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Alien Civilisations: Two Competing Models

September 18, 2013

by Stephen Ashworth Being a jazz buff (the 1950s and early 1960s are my era of choice) I naturally note that frequent Centauri Dreams commenter and contributor Stephen Ashworth is a tenor sax man who regularly plays in venues near and around Oxford in the UK. Stephen is also, of course, an insightful writer on […]

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Earthbound Tests for Titan Lake Lander

August 13, 2013

As we saw last week, touching down on Europa is going to be a tricky maneuver, at least based on the surface mapping we have so far, where boulders show up all the way down to the limits of resolution. That’s why we need better imagery from the moon, a major motivation for the proposed […]

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Civilizations Beyond Earth: A Different Angle

June 3, 2013

What kind of assumptions do we bring to SETI, and how are those assumptions changing? Tau Zero’s Larry Klaes has some thoughts on that, along with suggestions about what a new book on the subject may want to include in its second edition. By Larry Klaes SETI, the Search for Extraterrestrial Intelligence, has traditionally operated […]

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Stars for JWST

May 1, 2013

Red dwarfs or brown? The question relates to finding targets as the James Webb Space Telescope gets closer to launch. We’re going to want to have a well defined target list so that the JWST can be put to work right away, and part of that effort means finding candidate planets the telescope can probe. […]

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Bostrom: From Extinction to Transcendence

February 27, 2013

At the top of my list of people I’d someday like to have a long conversation with is Nick Bostrom, a philosopher and director of Oxford’s Future of Humanity Institute. As Centauri Dreams readers will likely know, Bostrom has been thinking about the issue of human extinction for a long time, his ideas playing interestingly […]

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Starships of the Mind

February 22, 2013

Michael Michaud wrote the essay that follows back in 1978 for a now-defunct magazine that never published it. In recent correspondence about Daedalus designer Alan Bond, Michael referred to the essay and I asked him to forward a copy, which had also passed through the hands of Freeman Dyson and Bob Forward not long after […]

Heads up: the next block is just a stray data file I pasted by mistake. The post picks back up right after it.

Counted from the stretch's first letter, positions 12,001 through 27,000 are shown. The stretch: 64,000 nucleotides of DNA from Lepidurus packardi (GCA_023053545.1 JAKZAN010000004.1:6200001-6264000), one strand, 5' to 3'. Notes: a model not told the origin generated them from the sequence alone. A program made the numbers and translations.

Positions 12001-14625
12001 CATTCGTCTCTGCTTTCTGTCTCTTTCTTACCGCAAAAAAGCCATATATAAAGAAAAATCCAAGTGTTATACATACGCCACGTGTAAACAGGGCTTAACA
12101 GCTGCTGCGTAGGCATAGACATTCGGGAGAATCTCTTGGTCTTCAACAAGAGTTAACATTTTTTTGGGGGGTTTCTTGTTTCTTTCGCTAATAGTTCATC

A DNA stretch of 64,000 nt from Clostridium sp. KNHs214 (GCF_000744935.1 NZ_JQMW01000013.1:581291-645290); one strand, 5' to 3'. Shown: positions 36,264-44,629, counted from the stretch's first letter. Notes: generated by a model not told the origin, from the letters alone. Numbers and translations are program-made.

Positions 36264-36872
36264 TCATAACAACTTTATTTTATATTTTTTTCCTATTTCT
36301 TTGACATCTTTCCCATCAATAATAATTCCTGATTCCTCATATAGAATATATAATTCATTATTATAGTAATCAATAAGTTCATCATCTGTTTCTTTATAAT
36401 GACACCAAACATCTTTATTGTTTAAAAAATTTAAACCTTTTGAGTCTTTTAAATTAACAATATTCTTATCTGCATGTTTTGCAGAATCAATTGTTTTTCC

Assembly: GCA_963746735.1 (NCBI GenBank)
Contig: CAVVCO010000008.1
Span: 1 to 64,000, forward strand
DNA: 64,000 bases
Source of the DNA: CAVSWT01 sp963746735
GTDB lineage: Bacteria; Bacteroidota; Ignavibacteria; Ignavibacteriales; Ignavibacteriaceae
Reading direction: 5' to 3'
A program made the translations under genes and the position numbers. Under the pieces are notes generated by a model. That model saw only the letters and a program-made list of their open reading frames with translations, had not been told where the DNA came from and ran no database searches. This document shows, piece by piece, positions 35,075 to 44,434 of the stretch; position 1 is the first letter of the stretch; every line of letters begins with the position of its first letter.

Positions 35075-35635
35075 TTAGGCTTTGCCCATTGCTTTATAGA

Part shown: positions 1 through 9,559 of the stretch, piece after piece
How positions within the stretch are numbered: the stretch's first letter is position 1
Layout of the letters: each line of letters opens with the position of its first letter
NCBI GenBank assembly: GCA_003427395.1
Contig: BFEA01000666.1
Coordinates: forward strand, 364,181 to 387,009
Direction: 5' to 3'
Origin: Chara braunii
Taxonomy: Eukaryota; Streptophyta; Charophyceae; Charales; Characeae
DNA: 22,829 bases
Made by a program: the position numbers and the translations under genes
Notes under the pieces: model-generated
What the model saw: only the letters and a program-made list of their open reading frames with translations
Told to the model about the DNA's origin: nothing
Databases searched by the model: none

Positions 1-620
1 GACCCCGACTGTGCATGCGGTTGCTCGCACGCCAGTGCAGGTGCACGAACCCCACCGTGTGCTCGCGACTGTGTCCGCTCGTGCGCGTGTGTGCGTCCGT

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Exomoons: A Direct Imaging Possibility

November 9, 2012

It’s good to see that David Kipping’s work on exomoons is back in the popular press in the form of A Harvest of New Moons, an article in The Economist. Based at the Harvard-Smithsonian Center for Astrophysics, Kipping’s Hunt for Exomoons with Kepler (HEK) culls Kepler data and massages the information, looking for the tug […]

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Reflections on Centauri B b

October 18, 2012

When planet-hunter Greg Laughlin (UC-Santa Cruz) took his turn at the recent press conference announcing the Alpha Centauri B findings, he used the occasion to make a unique visual comparison. One image showed the planet Saturn over the limb of the Moon, as shown immediately below in a 1997 photo from Krzysztof Z. Stanek. Think […]

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The Institute for Interstellar Studies

October 12, 2012

by Kelvin F. Long I recently asked Kelvin Long to write an introduction to the Institute for Interstellar Studies he has created, and he was kind enough to send along a useful overview, along with a backgrounder on his own work: “Kelvin Long is an aerospace engineer and physicist. He is chief editor of the […]

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A Space Telescope Enmeshed in History

September 20, 2012

It’s been heartening to see renewed interest in the space program’s past. Neil Armstrong’s death surely had something to do with it, for the scattering of his ashes at sea, which occurred while the 100 Year Starship Symposium was in session, was a reminder of the dramatic days when public fascination with space was intense […]

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